Question about NAD C320 2-Channel Amplifier
Not so much a problem as a problem + solution :-)
One channel on my C320 had the above problem. I read online about capacitors drying out, so opened up the case & sure enough the top of a cap on the bad channel had it's top opened, so dryout seemed likely. Think it was C216 at 2200uF/6.3V. Can be replaced by removing the underside pane of the amp & desoldering the bad component - no need to remove the main board. Used larger voltage replacement, this isn't usually a problem. Now back in service & sounding fine.
SOURCE: NAD 302 Amp
Try Earex wax softener, worked for me! Seriously though, are you sure it's the amp, could someone have cooked your speakers without you knowing? Have you checked the media source? Garbage in equals garbage out with any system. Your terminology leads me to think you are an audiophile, so have you checked the stylus? Have you put in some new furniture or rearranged the room. This can make a big difference to the way a system sounds. Check all the usual things like your signal connections. If you have a PC to hand in your listening room, use it as a sound analyser, plug a microphone in and connect the line out into your amp you should be able then to measure the responses of your setup with white noise, swept tones and impulses for room dynamics. I seem to remember there are freeware utilities for this kind of thing. Good luck
Posted on Sep 22, 2007
This sounds like the "pre-amp" section is cutting out or there is some interruption in the signal path. A few things to try:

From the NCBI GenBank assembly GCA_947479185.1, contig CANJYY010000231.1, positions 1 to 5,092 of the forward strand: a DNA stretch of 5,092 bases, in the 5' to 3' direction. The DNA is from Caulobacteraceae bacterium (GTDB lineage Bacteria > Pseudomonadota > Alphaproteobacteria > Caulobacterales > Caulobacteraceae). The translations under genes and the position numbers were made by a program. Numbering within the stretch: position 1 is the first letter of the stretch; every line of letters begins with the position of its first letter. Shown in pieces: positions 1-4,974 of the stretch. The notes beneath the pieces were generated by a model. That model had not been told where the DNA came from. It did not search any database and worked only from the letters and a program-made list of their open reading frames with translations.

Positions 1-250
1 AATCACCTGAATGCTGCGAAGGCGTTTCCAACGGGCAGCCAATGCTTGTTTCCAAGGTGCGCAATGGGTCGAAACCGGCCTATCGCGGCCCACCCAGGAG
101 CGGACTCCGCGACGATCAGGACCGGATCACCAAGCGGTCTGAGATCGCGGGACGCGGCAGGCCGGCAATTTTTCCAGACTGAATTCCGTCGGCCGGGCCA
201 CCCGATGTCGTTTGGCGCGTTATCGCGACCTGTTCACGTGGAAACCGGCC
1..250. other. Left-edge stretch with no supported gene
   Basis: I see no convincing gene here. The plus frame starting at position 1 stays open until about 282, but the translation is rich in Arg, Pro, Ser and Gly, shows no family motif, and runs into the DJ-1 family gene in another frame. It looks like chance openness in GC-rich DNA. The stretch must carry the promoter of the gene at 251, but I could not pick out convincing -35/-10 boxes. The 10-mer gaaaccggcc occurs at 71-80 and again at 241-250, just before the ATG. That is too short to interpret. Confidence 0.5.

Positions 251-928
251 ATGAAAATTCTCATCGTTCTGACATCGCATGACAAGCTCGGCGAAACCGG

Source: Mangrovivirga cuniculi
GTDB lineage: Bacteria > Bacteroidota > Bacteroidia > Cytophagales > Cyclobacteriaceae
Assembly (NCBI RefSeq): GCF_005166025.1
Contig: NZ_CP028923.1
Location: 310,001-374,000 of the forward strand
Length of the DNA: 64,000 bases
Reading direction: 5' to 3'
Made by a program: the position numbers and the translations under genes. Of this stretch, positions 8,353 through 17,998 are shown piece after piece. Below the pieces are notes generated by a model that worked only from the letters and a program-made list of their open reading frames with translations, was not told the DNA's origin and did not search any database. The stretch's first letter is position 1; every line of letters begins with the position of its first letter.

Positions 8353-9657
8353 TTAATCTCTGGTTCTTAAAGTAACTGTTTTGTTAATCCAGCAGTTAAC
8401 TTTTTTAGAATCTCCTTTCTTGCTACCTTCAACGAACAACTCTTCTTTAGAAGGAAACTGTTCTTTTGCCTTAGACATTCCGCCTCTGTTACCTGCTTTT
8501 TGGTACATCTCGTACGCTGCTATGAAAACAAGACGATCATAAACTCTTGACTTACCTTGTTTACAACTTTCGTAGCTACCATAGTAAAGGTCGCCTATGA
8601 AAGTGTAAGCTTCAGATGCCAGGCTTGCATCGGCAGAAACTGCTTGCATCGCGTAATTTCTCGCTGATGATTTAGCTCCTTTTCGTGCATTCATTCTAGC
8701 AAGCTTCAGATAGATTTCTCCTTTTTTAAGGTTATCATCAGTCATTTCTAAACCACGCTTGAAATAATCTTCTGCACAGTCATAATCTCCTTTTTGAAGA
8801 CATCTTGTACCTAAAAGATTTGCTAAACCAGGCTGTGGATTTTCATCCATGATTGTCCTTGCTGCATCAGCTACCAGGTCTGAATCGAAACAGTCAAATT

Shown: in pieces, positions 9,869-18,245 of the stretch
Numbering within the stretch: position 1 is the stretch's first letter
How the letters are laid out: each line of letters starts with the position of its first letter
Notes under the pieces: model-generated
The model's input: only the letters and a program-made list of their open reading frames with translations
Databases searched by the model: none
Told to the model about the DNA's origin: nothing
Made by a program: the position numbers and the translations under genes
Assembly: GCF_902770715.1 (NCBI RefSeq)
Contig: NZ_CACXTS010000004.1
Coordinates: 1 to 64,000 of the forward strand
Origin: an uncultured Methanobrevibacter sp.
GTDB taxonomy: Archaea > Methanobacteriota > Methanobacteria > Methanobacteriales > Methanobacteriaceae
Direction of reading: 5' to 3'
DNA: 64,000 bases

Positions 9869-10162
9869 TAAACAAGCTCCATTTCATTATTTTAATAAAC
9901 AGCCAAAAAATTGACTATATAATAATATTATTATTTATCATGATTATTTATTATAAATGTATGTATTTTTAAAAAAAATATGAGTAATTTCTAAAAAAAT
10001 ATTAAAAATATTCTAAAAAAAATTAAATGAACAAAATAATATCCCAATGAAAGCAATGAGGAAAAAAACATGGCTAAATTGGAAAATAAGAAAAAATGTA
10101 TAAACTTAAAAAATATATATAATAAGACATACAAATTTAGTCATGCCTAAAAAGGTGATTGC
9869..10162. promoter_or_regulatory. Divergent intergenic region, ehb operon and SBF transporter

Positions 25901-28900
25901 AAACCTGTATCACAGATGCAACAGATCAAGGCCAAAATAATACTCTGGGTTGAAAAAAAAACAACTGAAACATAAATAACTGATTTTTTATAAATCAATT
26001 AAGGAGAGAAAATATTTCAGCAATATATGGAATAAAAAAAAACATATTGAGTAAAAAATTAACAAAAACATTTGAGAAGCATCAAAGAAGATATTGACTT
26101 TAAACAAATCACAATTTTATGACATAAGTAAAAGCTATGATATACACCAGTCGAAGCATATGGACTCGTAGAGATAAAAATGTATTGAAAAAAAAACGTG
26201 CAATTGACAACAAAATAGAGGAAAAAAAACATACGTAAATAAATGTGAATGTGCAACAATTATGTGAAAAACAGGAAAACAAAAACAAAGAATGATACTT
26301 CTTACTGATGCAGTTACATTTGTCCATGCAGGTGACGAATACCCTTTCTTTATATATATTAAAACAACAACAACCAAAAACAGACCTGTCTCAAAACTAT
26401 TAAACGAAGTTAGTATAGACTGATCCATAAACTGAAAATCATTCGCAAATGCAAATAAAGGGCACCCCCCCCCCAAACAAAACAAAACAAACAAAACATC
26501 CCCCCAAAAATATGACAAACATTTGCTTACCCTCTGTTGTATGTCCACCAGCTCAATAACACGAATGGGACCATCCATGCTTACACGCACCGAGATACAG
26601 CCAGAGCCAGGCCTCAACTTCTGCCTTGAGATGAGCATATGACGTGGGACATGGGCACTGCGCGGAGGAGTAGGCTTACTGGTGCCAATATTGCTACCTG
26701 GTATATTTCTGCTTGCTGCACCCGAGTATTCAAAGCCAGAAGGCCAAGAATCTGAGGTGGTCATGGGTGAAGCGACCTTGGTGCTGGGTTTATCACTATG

1) With the unit off, try "working" the volume,balance and tone controls. This means, turn them up and down a number of times to clear any debris that may be in the controls themselves.
2) Work the input selector switch the same way if it is a rotary switch.
3) Try turning on/off the tape monitor switch a few times.
4) Keep track of whether this problem is sensitive to heat. Does teh channel shut down more quickly once the unit has been on for a while?
Lastly, if you can solder, look for any solder joint that appears grainy or has rings and resolder it.
Update this with your results and we'll continue on...
Posted on Jan 16, 2009
My solution was actually indeed the output protection relay. What I did was to open up the relay and use contact cleaner and a very fine abrasive to clean the contact surfaces of the relay. After that, the problem was gone!
The way to diagnose this for me was to run the amplifier open until the problem recurred and to simply tap the relay's box. The sound came on immediately, and I was convinced.
Posted on Feb 05, 2009
The AH may denote "slo-blo" style as opposed to Fast-acting
A fast-acting fuse will look like a single strand of wire ( maybe wiggly looking) ..A Slo-blo will have an element in it and a spring
Posted on Apr 11, 2009
Let's distill this down to its simplist configuration. FM source, stereo.
BTW, a search for NAD 440 only brings up a C440 >>>Tuner<<, no receivers. Are you sure about that model number? The only receiver model numbers with x40 on the NAD website are the C340 and C740, neither of which has a link to a manual (go figure). I have the C740 manual, so I'll use it for a loose reference.
If it still does what you're describing in a basic configuration and the volume control seems to affect it like you belatedly mentioned, I'd suspect a noisy volume control or some other control in the receiver (like a rarely used Tape Monitor switch) that is always there in the circuit but may have oxidized contacts and responds sometimes to burn-through.
Set the volume at a medium setting and repeatedly operate every switch, knob and button (one at a time) to gauge its effects on the sound. You may find one is the culprit. Then it's a matter of accessing it for a shot of contact cleaner.
If you have jumpers between Pre Out and Main In, it might be a good idea to reseat them, too.
Posted on Mar 24, 2010
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